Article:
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Midwest Levees Reportedly Working as Planned

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Midwest Levees Reportedly Working as Planned


Midwest Levees Reportedly Working as Planned

Midwest Levees Reportedly Working as Planned

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  • <iframe src="" width="100%" height="290" frameborder="0" scrolling="no" title="NPR embedded audio player">
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The city of New Orleans flooded after Hurricane Katrina, in part because some of the levees protecting the city failed. In recent weeks, there have been reports about levees breaking in Iowa and Missouri. But initial reports are that most of those levees performed as they were supposed to.


This is MORNING EDITION from NPR News. I'm Renee Montagne.


And I'm Ari Shapiro.

When Hurricane Katrina hit the Gulf Coast in 2005, New Orleans flooded as the city's levees failed. An investigation later uncovered serious design flaws. In the past weeks, levees have again been under stress, this time in the Midwest along the Mississippi River. But initial reports indicate that unlike in New Orleans, most of these levees performed as they were supposed to. NPR's David Kestenbaum has more.

DAVID KESTENBAUM: Failure is a touchy word for engineers. It means someone screwed up, something went wrong. Alan Dooley with the U.S. Army Corps of Engineers in the St. Louis district gives this example.

Mr. ALAN DOOLEY (U.S. Army Corps of Engineers): If you built a levee 10 feet high and the water was six feet high and it breached, it broke, and the water flowed through, that's a failure.

KESTENBAUM: But a 10-foot-high levee with 12 feet of water, two feet over the top…

Mr. DOOLEY: …is not a failure.

KESTENBAUM: The wall just wasn't designed to take it. For whatever reason, someone took a calculated risk and the levee was not built high enough for the flood. The St. Louis district includes 200 miles of levees along the Mississippi. Dooley has a map of all confirmed levee breaks, and so far, they've all given way after water came pouring over the top.

Mr. DOOLEY: They did their job. They served well. And after they were saturated normally from both sides or eroded by water tumbling down the back side, then they breached.

KESTENBAUM: So how many failures in there?

Mr. DOOLEY: Again, all overtoppings. They're breached after they were overtopped, and that's not a failure.

KESTENBAUM: So zero failures?

Mr. DOOLEY: Zero failures.

KESTENBAUM: The emergency management folks with the state of Illinois across the river also had no reports of levees along the Mississippi failing. But this was on Monday, and late that night, a levee in the city of St. Charles gave way, flooding a soccer park and some fields. And sometimes it's hard to tell when a break is a failure.

Lou Amighetti is a public affairs officer with the Missouri State Water Patrol. He thought it was a failure.

Was the water over the top of this levee or not?

Mr. LOU AMIGHETTI (Public Affairs Officer, Missouri State Water Patrol): No. I think this one failed simply because the water was seeping through parts of the levee. Essentially, the water could not be held anymore, and it just forced a hole in the wall. Once the hole started, it basically multiplied into an enormous break.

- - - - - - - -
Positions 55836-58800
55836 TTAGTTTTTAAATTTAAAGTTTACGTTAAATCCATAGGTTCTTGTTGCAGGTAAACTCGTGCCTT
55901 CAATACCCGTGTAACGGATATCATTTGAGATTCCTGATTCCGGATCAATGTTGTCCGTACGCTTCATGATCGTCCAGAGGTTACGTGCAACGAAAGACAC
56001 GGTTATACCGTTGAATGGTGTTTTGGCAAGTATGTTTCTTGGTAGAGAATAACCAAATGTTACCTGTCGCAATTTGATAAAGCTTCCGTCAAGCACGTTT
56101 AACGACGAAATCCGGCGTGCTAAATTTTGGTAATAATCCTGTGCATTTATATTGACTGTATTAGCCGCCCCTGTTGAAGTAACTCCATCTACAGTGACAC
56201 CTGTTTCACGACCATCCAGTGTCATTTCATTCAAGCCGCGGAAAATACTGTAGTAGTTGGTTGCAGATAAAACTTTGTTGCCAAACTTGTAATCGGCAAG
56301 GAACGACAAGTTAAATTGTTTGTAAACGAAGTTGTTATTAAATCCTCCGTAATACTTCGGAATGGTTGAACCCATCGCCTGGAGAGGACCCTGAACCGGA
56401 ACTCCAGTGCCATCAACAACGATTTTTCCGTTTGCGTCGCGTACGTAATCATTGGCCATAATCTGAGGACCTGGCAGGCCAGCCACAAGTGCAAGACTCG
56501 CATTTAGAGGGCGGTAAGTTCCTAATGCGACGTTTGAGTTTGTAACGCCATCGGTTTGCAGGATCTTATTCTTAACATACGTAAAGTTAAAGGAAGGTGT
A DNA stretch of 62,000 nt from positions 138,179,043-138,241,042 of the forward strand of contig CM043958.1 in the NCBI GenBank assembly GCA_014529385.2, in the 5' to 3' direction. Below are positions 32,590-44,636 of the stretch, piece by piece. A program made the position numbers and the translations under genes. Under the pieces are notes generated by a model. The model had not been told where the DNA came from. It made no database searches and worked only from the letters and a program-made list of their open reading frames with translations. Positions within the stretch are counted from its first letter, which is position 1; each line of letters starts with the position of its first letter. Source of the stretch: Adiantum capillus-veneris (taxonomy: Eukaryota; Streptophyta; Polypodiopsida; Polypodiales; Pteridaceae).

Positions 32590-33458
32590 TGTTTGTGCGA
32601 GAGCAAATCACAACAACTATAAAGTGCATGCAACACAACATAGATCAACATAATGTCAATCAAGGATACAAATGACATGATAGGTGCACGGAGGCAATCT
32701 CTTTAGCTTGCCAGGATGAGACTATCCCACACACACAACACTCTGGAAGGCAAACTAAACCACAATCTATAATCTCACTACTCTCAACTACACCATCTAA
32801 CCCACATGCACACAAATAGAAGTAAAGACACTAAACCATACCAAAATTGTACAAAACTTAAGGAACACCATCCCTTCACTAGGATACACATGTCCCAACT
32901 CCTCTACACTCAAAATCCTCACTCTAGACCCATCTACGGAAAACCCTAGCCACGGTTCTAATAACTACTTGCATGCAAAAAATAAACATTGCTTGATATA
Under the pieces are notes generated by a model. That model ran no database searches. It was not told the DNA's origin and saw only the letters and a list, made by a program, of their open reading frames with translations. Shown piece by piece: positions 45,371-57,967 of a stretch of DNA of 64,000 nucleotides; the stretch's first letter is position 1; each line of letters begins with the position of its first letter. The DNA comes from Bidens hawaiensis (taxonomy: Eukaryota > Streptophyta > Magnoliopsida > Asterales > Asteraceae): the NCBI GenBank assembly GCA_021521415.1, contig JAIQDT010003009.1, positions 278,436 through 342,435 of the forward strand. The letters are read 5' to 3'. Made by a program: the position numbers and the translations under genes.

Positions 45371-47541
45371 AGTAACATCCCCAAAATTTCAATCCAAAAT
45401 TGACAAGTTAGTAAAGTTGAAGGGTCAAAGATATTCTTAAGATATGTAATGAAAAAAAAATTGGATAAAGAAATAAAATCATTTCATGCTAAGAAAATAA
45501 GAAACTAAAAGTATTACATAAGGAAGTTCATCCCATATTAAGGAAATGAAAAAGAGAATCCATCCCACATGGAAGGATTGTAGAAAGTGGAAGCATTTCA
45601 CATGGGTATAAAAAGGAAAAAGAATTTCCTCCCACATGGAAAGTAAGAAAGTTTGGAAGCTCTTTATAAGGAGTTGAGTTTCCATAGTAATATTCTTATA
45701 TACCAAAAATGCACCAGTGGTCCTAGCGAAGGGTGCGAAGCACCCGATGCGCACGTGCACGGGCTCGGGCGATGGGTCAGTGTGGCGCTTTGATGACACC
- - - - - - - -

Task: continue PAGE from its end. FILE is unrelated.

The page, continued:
KESTENBAUM: Amighetti says he's not a levee expert, so I called Alan Dooley back with the Army Corps, who again said no, not a failure. Eyewitnesses saw water going over the top.

Mr. DOOLEY: We had people in the field, and one of them reported that he heard water going over and he, you know, checked behind him. And he decided once the water was going over, it was time to move away. After that overtopping, the levee did breach.

KESTENBAUM: An assistant fire chief in the area gave a similar account.

Some levees are showing strains, though. In places, the water is worming its way underneath the barriers.

Staff Sergeant MATTHEW CROUNTS(ph) (Missouri Army National Guard): My name's Matthew Crounts, a staff sergeant in the Missouri Army National Guard.

KESTENBAUM: Crounts was walking up and down a flood wall in Hannibal, Missouri, this past week watching for trouble. The wall is over 30 feet high, behind it, tons and tons of Mississippi water.

Sgt. CROUNTS: Yeah, watch your step. It's kind of muddy, kind of wet.

KESTENBAUM: He showed our reporter Carrie Kahn a pool of water in the ground.

Sgt. CROUNTS: See how it bubbles up? We've just got to kind of watch it. If there's a lot of sediment coming, that's all the sand or dirt or whatever that's pushing out from the levee. So…

CARRIE KAHN: So this is in the middle of the street at the actual bottom of the levee?

Sgt. CROUNTS: Yes, ma'am. Yes, ma'am, it is.

KAHN: This is kind of ominous.

Sgt. CROUNTS: Yeah. Yes, it can be.

KESTENBAUM: So have any levees failed during these floods, broken before the water got to the top? We checked upriver in Iowa, where the flooding began. An Army Corps spokesman there said he did know of two genuine failures: one in a town named Keithsburg, another in the Birdland levee in Des Moines. Rick Clark is the city official for Des Moines overseeing the flood response who confirmed, yes, it had actually failed.

Mr. RICK CLARK (City Official, Des Moines, Iowa): It was basically an old levee, constructed back in the '50s, and it was just weak. And it wasn't really built to the standard that it needed to be.

KESTENBAUM: Before the flood, the city had been working with the Army Corps to design something better. Clark said he was surprised to hear there weren't more genuine failures. The U.S. Army Corps of Engineers says there may be others along tributaries or streams, but there are miles and miles of those levees, and right now no one is keeping track.

David Kestenbaum, NPR News.

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